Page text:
Under New Jersey law, "[w]hen a contract is unambiguous, resolution by summary judgment is appropriate." Hepps v. Sgouros, 2007 WL 4441414 at 3 (N.J. Super. App. Div. Dec. 20, 2007).*fn7

"'The interpretation of the terms of a contract are decided by the court as a matter of law unless the meaning is both unclear and dependent on conflicting testimony.'" Celanese Ltd. v. Essex County Improvement Auth., 404 N.J. Super. 514, 528, 962 A.2d 591, 600 (App. Div. 2009) (quoting Bosshard v. Hackensack Univ. Med. Ctr., 345 N.J. Super. 78, 92, 783 A.2d 731, 740 (App. Div. 2001)).*fn8 "The determination that a contractual provision is clear or ambiguous is itself a matter of law, because it is an assessment of whether the provision's meaning can be determined without a need to resolve 'conflicting testimony.'" Leary v. Pepperidge Farm, Inc., 2009 WL 2426345 at *9 (N.J. Super. App. Div. Aug. 10, 2009) (citations omitted).*fn9

A court "'determine[s] a written agreement's validity by considering the intentions of the parties as reflected in the four corners of the written instrument.'" Cost Reduction Solutions v. Durkin Group, LLC, 2008 WL 3905679 at *3 (N.J. Super. App. Div. Aug. 22, 2008) (quoting Leodori v. CIGNA Corp., 175 N.J. 293, 302, 814 A.2d 1098, 1104, cert. denied, 540 U.S. 938, 124 S.Ct. 74 (2003)).*fn10 "'It is not the court's function to make a better contract for the parties or to supply terms that have not been agreed upon.'" 69 Franklin JC, L.L.C. v. Catalano, 2009 WL 2015125 at *3 (N.J. Super. App. Div. July 14, 2009) (quoting Schenck v. HJI Assocs., 295 N.J. Super. 445, 450, 685 A.2d 481, 484 (App. Div. 1996), cert. denied, 149 N.J. 35, 692 A.2d 48 (1997)).*fn11 Furthermore, "[w]hen construing a contract, the terms of the contract must be given their 'plain and ordinary meaning' and the writing must be interpreted as a whole." Norton v. Atl. Chrysler Plymouth, Inc., 2009 WL 1258100 at *2 (N.J. Super. App. Div. May 8, 2009) (citing Nester v. O'Donnell, 301 N.J. Super. at 210, 693 A.2d at 1220).*fn12 "[W]here the terms of a contract are clear and unambiguous there is no room for interpretation or construction and the courts must enforce those terms as written." Karl's Sales & Serv., Inc. v. Gimbel Bros., Inc., 249 N.J. Super. 487, 493, 592 A.2d 647, 650 (App. Div.), cert. denied, 127 N.J. 548, 606 A.2d 362 (1991).*fn13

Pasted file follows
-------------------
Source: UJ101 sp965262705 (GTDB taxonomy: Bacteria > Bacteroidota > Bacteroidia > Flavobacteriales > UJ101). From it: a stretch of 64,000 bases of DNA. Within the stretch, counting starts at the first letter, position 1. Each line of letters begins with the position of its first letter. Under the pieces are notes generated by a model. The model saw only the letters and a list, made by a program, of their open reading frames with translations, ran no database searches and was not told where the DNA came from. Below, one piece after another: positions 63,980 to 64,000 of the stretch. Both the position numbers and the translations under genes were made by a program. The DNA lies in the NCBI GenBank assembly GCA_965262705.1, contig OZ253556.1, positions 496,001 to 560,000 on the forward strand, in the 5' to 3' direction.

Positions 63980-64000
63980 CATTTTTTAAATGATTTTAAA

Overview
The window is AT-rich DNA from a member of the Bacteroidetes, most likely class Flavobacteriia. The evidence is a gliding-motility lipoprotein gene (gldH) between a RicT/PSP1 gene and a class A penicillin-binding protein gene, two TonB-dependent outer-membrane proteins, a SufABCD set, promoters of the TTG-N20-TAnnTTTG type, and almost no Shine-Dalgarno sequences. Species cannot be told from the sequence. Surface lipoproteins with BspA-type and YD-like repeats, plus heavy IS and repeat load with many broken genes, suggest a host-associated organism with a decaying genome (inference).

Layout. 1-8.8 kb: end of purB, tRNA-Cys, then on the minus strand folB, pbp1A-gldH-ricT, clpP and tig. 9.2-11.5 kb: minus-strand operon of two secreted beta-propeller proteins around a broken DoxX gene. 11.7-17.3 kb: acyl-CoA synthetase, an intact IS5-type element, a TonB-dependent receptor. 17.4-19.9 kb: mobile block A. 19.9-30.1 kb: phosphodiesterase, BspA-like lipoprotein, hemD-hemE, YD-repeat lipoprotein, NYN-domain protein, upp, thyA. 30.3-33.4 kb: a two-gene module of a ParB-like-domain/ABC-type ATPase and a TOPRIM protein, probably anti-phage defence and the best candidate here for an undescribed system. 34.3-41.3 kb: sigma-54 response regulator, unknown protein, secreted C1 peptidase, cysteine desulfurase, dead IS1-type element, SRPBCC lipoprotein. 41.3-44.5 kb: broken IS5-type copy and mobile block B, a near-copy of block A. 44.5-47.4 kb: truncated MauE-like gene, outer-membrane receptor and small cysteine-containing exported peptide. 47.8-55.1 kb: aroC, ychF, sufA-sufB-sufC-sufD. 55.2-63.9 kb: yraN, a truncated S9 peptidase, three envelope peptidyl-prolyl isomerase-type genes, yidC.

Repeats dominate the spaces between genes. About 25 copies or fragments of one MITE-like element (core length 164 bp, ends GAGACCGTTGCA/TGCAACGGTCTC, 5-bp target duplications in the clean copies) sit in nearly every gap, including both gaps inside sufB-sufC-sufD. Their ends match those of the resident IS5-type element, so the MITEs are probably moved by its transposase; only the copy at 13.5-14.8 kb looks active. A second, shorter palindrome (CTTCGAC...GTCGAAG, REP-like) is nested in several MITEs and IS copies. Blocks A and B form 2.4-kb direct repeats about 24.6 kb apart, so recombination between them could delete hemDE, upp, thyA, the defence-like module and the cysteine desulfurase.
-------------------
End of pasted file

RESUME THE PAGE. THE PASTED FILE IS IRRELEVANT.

Although "[t]he construction of a written contract is usually a legal question for the court, . . . where there is uncertainty, ambiguity or the need for parol evidence in aid of interpretation, then the doubtful provision should be left to the jury." Great Atl. & Pac. Tea Co. v. Checchio, 335 N.J. Super. 495, 502, 762 A.2d 1057, 1061 (App. Div. 2000) (citing Michaels v. Brookchester, Inc., 26 N.J. 379, 387, 140 A.2d 199, 204 (1958)).*fn14 "An ambiguity in a contract exists if the terms of the contract are susceptible to at least two reasonable alternative interpretations." Kaufman v. Provident Life & Cas. Ins. Co., 828 F. Supp. at 283.*fn15 "When a contract term is ambiguous, that rule of contract interpretation requires a court to adopt the meaning that is most favorable to the non-drafting party." Pacifico v. Pacifico, 190 N.J. 258, 267, 920 A.2d 73, 78 (2007).*fn16

"[W]here the language in a contract is ambiguous, extrinsic evidence may be introduced to determine its meaning," Norton v. Atl. Chrysler Plymouth, Inc., 2009 WL 1258100 at *2 (citing Schor v. FMS Fin. Corp., 357 N.J. Super. at 192, 814 A.2d at 1112),*fn17 including when the contract is an integrated document, although never to vary or alter the terms of the document. See Conway v. 287 Corp. Ctr. Assocs., 187 N.J. 259, 268-70, 901 A.2d 341, 346-47 (2006) ("In general, the parol evidence rule prohibits the introduction of evidence that tends to alter an integrated written document." However, "'[e]vidence of the circumstances is always admissible in aid of the interpretation of an integrated agreement. This is so even when the contract on its face is free from ambiguity.'") (emphasis added) (quoting Atl. N. Airlines v. Schwimmer, 12 N.J. 293, 301-02, 96 A.2d 652, 656 (1953) ("The admission of evidence of extrinsic facts is not for the purpose of changing the writing, but to secure light by which to measure its actual significance. Such evidence is adducible only for the purpose of interpreting the writing -- not for the purpose of modifying or enlarging or curtailing its terms, but to aid in determining the meaning of what has been said.").*fn18